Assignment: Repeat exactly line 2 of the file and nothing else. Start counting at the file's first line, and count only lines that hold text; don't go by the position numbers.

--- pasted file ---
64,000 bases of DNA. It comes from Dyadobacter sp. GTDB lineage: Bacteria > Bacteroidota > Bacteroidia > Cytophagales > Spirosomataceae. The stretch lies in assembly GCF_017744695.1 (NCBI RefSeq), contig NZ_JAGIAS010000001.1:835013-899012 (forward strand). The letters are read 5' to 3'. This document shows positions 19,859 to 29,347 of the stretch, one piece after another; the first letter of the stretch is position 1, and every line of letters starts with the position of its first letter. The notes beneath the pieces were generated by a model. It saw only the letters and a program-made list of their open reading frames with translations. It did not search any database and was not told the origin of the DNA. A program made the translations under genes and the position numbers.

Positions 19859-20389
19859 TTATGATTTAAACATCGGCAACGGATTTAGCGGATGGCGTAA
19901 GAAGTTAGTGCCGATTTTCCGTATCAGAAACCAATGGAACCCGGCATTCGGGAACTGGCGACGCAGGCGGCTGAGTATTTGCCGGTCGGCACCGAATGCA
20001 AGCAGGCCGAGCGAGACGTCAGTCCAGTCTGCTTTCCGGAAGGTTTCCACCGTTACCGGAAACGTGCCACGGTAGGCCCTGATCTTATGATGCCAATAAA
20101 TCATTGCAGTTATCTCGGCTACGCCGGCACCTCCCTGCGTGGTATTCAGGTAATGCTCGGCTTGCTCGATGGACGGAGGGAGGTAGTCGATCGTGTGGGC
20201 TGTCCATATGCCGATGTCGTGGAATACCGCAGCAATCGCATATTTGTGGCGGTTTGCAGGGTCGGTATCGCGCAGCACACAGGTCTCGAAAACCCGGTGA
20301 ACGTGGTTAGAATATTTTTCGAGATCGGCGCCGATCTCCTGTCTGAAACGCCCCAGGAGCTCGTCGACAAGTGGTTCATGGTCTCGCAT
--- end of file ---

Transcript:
Positions 19859-20389